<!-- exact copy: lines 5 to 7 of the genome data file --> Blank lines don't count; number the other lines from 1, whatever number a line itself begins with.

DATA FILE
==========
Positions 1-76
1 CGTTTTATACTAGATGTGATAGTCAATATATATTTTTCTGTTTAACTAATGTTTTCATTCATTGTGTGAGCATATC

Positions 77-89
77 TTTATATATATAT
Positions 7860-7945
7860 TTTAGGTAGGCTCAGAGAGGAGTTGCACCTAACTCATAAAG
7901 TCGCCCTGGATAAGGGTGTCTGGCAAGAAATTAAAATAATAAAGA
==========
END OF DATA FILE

Positions 7860-7945
7860 TTTAGGTAGGCTCAGAGAGGAGTTGCACCTAACTCATAAAG
7901 TCGCCCTGGATAAGGGTGTCTGGCAAGAAATTAAAATAATAAAGA